Subsea warfare training
AUKUS Exercise Launches Uncrewed Vessels to Flex Undersea Strengths
Australia, the United Kingdom and the United States have conducted an exercise under their AUKUS alliance to launch new uncrewed underwater vessels and test new equipment to protect undersea infrastructure.
According to the U.S. Department of Defense, the exercise included launching the new Australian Defence Vessel Guidance, which showcased a range of undersea warfare capabilities. The exercise, dubbed Integrated Battle Problem 23-3, also featured the autonomous underwater vehicles and support divers of the British warship HMS Tamar, which conducted drills on mine countermeasures and monitoring critical undersea infrastructures, such as subsea cables and pipelines, the DOD said.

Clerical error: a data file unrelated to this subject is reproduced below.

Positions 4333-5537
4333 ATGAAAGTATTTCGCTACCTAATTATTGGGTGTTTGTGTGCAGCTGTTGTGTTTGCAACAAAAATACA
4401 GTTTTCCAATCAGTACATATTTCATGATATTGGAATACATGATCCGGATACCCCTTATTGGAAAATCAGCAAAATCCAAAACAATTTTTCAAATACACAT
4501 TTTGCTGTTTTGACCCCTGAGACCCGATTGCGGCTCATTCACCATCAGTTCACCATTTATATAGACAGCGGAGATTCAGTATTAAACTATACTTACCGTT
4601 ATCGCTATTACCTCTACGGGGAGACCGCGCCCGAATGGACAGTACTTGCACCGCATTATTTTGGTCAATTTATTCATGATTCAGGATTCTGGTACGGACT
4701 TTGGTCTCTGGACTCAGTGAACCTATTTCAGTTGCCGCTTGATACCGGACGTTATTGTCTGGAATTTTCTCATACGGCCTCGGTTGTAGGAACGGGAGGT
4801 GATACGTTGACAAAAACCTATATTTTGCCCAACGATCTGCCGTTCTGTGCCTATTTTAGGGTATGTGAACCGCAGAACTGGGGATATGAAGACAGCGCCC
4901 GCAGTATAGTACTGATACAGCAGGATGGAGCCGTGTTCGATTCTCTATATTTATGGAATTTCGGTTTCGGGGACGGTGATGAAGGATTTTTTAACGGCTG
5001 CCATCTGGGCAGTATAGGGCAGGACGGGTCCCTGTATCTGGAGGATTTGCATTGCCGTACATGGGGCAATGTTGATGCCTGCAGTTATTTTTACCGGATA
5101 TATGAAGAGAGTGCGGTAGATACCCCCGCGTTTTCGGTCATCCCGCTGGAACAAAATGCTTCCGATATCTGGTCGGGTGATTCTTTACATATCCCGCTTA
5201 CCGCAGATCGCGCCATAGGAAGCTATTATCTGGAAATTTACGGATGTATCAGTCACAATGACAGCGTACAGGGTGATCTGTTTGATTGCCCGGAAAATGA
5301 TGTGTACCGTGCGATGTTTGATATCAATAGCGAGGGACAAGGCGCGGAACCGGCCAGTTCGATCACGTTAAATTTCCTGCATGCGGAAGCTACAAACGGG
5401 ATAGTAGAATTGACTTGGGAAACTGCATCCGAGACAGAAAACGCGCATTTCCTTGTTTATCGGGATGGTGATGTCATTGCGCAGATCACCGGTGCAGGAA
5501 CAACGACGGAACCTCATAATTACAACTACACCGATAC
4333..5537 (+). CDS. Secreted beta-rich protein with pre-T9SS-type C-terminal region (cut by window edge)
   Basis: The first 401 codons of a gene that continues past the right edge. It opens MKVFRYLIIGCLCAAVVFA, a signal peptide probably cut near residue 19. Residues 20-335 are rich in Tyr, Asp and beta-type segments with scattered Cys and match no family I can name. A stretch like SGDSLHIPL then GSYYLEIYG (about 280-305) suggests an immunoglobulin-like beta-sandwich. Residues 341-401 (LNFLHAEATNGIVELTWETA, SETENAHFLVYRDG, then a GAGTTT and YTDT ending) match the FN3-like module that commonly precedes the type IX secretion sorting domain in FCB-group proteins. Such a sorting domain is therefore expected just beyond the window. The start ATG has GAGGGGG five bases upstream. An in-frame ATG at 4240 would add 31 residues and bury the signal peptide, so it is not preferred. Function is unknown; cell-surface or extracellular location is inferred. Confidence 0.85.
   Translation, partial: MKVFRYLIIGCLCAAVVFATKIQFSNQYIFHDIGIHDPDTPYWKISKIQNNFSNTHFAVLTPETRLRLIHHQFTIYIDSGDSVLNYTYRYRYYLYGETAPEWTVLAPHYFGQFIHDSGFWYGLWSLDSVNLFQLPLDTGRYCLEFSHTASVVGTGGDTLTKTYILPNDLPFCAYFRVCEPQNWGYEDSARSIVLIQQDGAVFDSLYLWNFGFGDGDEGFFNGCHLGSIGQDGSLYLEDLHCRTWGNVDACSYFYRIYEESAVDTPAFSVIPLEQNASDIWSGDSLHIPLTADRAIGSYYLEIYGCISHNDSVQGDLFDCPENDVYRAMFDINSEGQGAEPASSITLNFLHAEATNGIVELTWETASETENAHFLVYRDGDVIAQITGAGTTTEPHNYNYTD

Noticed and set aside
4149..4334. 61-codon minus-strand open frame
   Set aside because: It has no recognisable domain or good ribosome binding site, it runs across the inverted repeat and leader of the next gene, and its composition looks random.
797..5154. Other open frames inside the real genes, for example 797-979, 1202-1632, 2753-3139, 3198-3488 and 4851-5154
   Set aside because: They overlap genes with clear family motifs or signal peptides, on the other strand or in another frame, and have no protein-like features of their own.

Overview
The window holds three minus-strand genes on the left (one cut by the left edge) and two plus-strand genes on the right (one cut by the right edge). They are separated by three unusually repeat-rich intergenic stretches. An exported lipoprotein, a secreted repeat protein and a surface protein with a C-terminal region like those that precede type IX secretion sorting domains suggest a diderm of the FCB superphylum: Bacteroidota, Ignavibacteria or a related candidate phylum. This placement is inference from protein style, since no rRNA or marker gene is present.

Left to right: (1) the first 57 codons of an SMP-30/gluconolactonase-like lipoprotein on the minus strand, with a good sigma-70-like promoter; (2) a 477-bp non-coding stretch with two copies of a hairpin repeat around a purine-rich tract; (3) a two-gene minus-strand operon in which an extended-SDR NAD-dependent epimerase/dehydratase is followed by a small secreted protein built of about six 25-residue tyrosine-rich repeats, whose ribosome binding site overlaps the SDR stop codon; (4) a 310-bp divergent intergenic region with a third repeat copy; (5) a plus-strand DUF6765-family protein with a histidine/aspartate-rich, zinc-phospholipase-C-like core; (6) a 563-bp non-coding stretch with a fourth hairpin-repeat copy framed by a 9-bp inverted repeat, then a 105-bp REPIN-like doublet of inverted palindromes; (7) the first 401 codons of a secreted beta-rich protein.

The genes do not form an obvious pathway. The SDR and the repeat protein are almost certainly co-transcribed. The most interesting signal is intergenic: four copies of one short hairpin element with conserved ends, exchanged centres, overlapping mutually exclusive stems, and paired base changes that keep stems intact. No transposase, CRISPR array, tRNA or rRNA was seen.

Vice Adm. Mark Hammond, the Royal Australian Navy’s Chief, said the exercise, held at an undisclosed location off Australia’s east coast, demonstrated AUKUS Pillar 2, which builds upon capabilities from cutting-edge military technologies.
He added that Australia’s submarines and other military assets “will increasingly work with autonomous systems below and on the surface of the ocean to extend range and lethality.”
Parallel with AUKUS Pillar 2, the three-nation alliance’s centerpiece, Pillar 1, seeks to deliver the first SSN-AUKUS nuclear submarine to Australia in the 2030s.
Category: Future Trends
Tags: AUKUS Future Trends Mark Hammond uncrewed undersea vessels unmanned systems